Thesis - Open Access
Master of Science (MS)
Department / School
Biology and Microbiology
A20 Inhibitor of NF-κB (ABIN1/TNIP1) is a known regulator of TNFα signaling induced cell death and inflammation. The regulatory activity has been attributed to ABIN1’s recruitment of the ubiquitin editing enzyme TNF-α-induced protein 3 (TNFAIP3/A20) to Receptor-interacting serine/threonine-protein kinase 1 (RIPK1). The regulation of RIPK1 by ABIN1 and A20 relies on a third player, linear ubiquitin chain assembly complex (LUBAC), which is involved in the recruitment of ABIN1 to RIPK1. Loss of LUBAC or ABIN1 is embryonic lethal, but loss of A20 is not embryonic lethal. The embryonic lethality due to loss of ABIN1, paired with the lack of lethality with loss of A20, provides evidence that ABIN1 plays a role in cellular regulation beyond its role in recruiting A20 for RIPK1 regulation. We established that ABIN1 binds LC3 and is degraded in an autophagy-dependent manner. We also found that ABIN1 is a binding partner of mitochondria and plays a role in general housekeeping of mitochondria. ABIN1’s regulation of mitophagy is an effect of its regulation of AMP-activated protein kinase (AMPK) phosphorylation, an upstream regulator of mitophagy. Loss of ABIN1 and its disruption of mitophagy appears to influence the release of mitochondrial DNA (mtDNA) from the mitochondria. The presence of mtDNA in the cytosol presents a potential explanation for Lupus in ABIN1 mutant patients.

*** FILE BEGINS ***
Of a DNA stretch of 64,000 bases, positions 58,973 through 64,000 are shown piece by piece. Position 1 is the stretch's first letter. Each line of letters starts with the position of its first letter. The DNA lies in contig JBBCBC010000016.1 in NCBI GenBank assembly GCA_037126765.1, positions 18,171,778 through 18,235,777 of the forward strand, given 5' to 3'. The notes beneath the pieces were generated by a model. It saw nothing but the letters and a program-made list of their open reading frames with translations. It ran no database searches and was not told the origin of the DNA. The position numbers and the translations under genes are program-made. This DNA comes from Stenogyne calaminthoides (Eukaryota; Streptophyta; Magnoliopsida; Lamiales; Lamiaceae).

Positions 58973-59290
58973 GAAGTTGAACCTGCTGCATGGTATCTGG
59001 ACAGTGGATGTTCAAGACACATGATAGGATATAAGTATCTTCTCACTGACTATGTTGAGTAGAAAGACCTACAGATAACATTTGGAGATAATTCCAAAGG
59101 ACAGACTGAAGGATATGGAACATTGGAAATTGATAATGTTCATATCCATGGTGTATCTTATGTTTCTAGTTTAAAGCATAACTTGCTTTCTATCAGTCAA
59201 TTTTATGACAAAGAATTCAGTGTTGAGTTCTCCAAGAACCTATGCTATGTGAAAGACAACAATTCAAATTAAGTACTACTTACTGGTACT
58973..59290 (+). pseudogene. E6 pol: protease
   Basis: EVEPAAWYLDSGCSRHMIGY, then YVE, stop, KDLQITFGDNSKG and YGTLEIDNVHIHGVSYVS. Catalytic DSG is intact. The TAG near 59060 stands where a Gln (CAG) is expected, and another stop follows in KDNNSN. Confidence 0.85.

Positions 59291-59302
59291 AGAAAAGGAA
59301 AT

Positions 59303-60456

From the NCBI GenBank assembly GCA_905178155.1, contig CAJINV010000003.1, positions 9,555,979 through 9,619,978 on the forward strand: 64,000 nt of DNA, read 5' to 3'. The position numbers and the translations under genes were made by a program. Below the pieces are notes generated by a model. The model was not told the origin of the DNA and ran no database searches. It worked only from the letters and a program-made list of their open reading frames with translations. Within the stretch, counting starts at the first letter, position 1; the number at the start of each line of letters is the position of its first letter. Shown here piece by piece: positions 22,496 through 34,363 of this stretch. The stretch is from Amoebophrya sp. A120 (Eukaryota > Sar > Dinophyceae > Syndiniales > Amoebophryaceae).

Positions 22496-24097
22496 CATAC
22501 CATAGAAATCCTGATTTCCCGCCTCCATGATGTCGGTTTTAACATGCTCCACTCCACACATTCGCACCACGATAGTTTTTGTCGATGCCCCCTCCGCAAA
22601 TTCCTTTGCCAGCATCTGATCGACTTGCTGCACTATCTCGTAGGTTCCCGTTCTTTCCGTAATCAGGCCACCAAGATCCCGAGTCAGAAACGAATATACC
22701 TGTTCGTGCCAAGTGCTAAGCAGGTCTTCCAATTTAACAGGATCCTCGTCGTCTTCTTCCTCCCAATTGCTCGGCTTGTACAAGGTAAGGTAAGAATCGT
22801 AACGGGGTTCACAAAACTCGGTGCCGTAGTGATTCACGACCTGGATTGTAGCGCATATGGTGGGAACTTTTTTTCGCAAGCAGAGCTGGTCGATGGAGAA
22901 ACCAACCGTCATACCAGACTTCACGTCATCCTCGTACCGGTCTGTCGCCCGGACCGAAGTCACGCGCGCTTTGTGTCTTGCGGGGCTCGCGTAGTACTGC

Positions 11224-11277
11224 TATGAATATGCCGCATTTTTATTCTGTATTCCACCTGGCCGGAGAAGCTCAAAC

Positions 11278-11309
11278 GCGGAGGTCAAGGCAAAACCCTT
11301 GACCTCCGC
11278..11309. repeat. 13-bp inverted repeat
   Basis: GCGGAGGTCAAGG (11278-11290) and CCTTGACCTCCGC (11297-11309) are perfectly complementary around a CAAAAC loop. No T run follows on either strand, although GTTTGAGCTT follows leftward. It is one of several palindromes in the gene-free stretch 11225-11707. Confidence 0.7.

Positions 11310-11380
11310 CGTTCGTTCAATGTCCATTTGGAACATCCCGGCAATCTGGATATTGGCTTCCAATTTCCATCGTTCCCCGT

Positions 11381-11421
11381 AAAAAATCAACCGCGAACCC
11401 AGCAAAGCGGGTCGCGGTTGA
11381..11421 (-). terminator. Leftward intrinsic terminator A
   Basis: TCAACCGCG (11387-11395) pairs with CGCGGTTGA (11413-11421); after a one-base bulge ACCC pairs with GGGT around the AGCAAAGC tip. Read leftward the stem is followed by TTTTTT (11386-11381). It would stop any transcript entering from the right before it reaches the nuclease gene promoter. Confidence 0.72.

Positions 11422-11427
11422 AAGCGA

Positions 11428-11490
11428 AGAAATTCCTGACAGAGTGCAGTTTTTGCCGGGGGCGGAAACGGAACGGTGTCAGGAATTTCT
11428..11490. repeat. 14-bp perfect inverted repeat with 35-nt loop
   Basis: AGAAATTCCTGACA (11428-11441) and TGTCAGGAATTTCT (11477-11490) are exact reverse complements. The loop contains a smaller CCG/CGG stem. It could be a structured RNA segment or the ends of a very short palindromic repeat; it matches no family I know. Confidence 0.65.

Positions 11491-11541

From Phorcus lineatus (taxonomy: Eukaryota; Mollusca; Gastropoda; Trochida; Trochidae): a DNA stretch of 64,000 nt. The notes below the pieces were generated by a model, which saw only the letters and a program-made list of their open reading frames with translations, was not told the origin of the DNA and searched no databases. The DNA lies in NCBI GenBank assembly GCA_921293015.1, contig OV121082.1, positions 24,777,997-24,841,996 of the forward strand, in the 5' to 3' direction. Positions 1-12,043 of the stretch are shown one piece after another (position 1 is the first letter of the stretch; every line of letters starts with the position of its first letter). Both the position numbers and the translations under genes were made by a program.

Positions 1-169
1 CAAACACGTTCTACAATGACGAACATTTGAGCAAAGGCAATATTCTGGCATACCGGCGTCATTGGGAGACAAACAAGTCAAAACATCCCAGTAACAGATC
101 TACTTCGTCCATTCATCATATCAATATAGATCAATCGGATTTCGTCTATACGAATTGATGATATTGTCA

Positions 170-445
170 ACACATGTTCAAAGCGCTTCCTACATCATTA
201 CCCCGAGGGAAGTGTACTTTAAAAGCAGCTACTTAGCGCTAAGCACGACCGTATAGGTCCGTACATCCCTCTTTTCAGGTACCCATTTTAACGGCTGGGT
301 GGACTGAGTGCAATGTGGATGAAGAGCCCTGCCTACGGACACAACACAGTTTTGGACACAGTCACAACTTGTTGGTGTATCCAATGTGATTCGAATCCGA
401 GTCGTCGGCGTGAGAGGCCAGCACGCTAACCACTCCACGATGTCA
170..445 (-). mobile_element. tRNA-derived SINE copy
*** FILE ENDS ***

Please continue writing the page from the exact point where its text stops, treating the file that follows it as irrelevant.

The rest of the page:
Library of Congress Subject Headings
Rhiner, Andrew, "Characterizing the LIR Domain of ABIN1 and Identifying its Role as a Regulator of Mitophagy" (2022). Electronic Theses and Dissertations. 467.